vibrators or hand tampers, known as “Hand Tamping Beam” (Fig. 12.2). Compaction should
be so controlled as to prevent excess mortar working on to the top due to over-compaction.
Any low or high spots should be made good by adding or removing concrete. The slab should
be tested for trueness.
Fig. 12.2. Tamping beam
The concrete is further compacted by means of the longitudinal float (Fig. 12.3). The
longitudinal float is held in a position parallel to the carriage way centre line and passed
gradually from one side to the other. After this, the excess water gets disappeared, the slab
surface is tested for its grade and level with straight edge (Fig. 12.4).

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Fig. 12.3. Float
Fig. 12.4. Straight Edge
Soon after correcting the surface for profile and just before the concrete becomes
hard, the surface should be finished by belting , brooming and edging. For belting, short
strokes are applied with a two-ply canvas belt (Fig. 12.5) transversely to the pavement
surface. Brooming is always done perpendicular to the centre line of the pavement. The
edging tools are used to carefully finish the edges.
Fig. 12.5
The initial curing is started soon after the finished pavement surface is able to take the
weight of wet jute mats without leaving any marks thereon. The mats are thoroughly
saturated with water and should extend beyond the pavement edges at least by 0.5m. The
initial curing should be continued for a period of 24 hours.
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During final curing after the removal of the mats, wet earth is banked in the form of a
soil berms. A layer of sandy soil is spread and is kept thoroughly saturated with water for 14
days. In places where water is scarce or pavement is on a steep gradient, impervious
membrane curing method should be used.
The concrete pavement is generally opened to the traffic after 28 days of curing.
Joints are provided in concrete roads to allow for expansion, contraction and warping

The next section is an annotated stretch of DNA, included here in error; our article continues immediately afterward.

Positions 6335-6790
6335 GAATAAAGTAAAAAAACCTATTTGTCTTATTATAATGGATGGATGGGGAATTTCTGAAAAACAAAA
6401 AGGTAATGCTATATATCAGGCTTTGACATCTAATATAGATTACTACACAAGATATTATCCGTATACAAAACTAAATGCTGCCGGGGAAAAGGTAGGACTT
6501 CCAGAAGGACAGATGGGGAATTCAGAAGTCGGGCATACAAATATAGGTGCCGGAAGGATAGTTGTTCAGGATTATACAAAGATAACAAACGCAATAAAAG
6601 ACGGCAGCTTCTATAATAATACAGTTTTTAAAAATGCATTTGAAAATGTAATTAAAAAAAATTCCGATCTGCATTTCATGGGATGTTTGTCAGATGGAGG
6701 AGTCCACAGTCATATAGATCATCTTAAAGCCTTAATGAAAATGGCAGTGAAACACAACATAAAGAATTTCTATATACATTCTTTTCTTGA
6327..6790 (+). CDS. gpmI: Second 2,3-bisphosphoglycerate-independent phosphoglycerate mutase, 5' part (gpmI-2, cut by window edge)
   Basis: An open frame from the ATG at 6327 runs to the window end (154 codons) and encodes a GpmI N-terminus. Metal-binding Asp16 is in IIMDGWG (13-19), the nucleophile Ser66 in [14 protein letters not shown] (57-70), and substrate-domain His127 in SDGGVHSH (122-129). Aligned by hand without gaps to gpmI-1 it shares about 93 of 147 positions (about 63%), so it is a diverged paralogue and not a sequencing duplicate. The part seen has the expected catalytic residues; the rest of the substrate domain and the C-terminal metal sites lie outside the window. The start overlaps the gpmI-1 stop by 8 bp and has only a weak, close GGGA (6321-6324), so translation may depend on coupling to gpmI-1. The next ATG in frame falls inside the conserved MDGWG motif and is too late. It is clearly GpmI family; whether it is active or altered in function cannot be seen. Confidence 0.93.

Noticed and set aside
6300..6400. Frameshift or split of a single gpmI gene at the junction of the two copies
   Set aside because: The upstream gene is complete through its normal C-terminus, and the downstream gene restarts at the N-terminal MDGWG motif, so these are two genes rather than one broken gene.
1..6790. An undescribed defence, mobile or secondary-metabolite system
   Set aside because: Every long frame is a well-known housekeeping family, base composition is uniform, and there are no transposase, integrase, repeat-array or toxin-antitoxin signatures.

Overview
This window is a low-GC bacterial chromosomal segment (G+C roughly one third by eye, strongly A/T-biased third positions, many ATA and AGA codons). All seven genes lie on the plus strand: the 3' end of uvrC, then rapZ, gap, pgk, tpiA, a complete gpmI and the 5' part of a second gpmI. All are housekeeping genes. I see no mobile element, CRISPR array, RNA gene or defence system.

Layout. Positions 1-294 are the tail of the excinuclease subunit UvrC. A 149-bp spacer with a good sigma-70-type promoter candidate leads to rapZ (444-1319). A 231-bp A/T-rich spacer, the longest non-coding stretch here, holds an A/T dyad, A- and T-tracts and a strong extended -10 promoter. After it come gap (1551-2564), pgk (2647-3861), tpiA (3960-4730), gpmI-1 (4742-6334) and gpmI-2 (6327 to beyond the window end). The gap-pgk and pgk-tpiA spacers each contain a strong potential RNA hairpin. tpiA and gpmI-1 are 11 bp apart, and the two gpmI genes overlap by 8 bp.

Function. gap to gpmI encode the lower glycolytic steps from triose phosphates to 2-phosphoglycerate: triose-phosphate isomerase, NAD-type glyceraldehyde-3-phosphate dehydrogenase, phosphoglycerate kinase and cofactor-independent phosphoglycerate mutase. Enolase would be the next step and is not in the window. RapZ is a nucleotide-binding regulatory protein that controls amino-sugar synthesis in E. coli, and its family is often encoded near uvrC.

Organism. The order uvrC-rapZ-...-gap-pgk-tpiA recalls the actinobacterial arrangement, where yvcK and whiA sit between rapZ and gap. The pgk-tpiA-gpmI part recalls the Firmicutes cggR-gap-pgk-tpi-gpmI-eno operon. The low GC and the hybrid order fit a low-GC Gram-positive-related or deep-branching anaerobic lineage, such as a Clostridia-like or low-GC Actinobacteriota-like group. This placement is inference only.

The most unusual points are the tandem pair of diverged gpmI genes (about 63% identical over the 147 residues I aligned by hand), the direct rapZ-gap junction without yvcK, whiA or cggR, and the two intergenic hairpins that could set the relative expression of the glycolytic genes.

of the slab caused by the changes of temperature and moisture content. They are also
necessary to allow for the break in construction at the end of the day and to allow the road to
be laid in lanes of convenient width. Design of spacing of various types of joins is dealt with
n detail in article 10.5. Construction aspects of these joints is discussed here.
1. A joint must be water - proof at all times
2. A joint should not permit ingress of stone grits.
3. Joint must be permitted to move freely at all times.
4. A joint should not detract from the riding quality of a carriage way.
5. A joint should interfere as little as possible in concreting.
6. A joint should not be cause of an expected structural weakness in a pavement.
These joints are provided to allow for the expansion of slabs due to rise in slab
temperature above the construction temperature of the cement concrete. Expansion joints also
permit the construction of slabs. These joints are provided in our country at an interval of 18
to 21 metres. A typical expansion joint is shown in Fig. 12.6. The approximate gap width for
this joint is from 2.0 to 2.5 cm.
It may be stated that the break in the continuity of a slab forming a joint adds a
weaker plane in the cement concrete pavement. The stresses induced due to the wheel loads
at such joints are of very high order at the edges and corner regions. In order to strengthen
these locations load transfer devices are used.

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Fig. 12.6. Expansion Joint with Dowel bar
This is done through a system of reinforcement provided at suitable intervals
projecting in the concrete in longitudinal direction upto 60 cm length. Such a device is called
‘DOWEL BAR’. Dowel bars are embedded and fixed in concrete at one end and the other
end is kept free to expand or contract by providing a thin coating of bitumen over it. Metal
cap is provided at this end to offer a space of about 2.5. cm for movements during expansion.
Spacing between the dowel bars generally adopted is 30 cm. The size of the dowel bars will
be about 2 cm to 3 cm.
These joints are provided to permit the contraction of the slabs. These joints are
spaced closer than expansion joins. Load transfer at these joints is provided through the